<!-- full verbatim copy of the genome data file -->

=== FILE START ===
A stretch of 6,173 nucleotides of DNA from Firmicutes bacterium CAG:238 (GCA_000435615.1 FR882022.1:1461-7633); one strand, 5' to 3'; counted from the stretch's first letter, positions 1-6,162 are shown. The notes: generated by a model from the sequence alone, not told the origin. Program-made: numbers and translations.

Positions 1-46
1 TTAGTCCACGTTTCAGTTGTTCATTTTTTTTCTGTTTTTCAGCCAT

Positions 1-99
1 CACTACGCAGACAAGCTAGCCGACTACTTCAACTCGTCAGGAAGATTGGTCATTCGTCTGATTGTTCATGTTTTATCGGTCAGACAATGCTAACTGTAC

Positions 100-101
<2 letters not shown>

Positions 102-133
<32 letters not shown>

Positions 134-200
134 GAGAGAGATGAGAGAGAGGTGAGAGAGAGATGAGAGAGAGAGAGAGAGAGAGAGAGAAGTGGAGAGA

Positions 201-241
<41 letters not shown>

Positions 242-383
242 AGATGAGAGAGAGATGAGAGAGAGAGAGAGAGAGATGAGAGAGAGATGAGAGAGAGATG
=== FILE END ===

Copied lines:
A stretch of 6,173 nucleotides of DNA from Firmicutes bacterium CAG:238 (GCA_000435615.1 FR882022.1:1461-7633); one strand, 5' to 3'; counted from the stretch's first letter, positions 1-6,162 are shown. The notes: generated by a model from the sequence alone, not told the origin. Program-made: numbers and translations.

Positions 1-46
1 TTAGTCCACGTTTCAGTTGTTCATTTTTTTTCTGTTTTTCAGCCAT

Positions 1-99
1 CACTACGCAGACAAGCTAGCCGACTACTTCAACTCGTCAGGAAGATTGGTCATTCGTCTGATTGTTCATGTTTTATCGGTCAGACAATGCTAACTGTAC

Positions 100-101
<2 letters not shown>

Positions 102-133
<32 letters not shown>

Positions 134-200
134 GAGAGAGATGAGAGAGAGGTGAGAGAGAGATGAGAGAGAGAGAGAGAGAGAGAGAGAAGTGGAGAGA

Positions 201-241
<41 letters not shown>

Positions 242-383
242 AGATGAGAGAGAGATGAGAGAGAGAGAGAGAGAGATGAGAGAGAGATGAGAGAGAGATG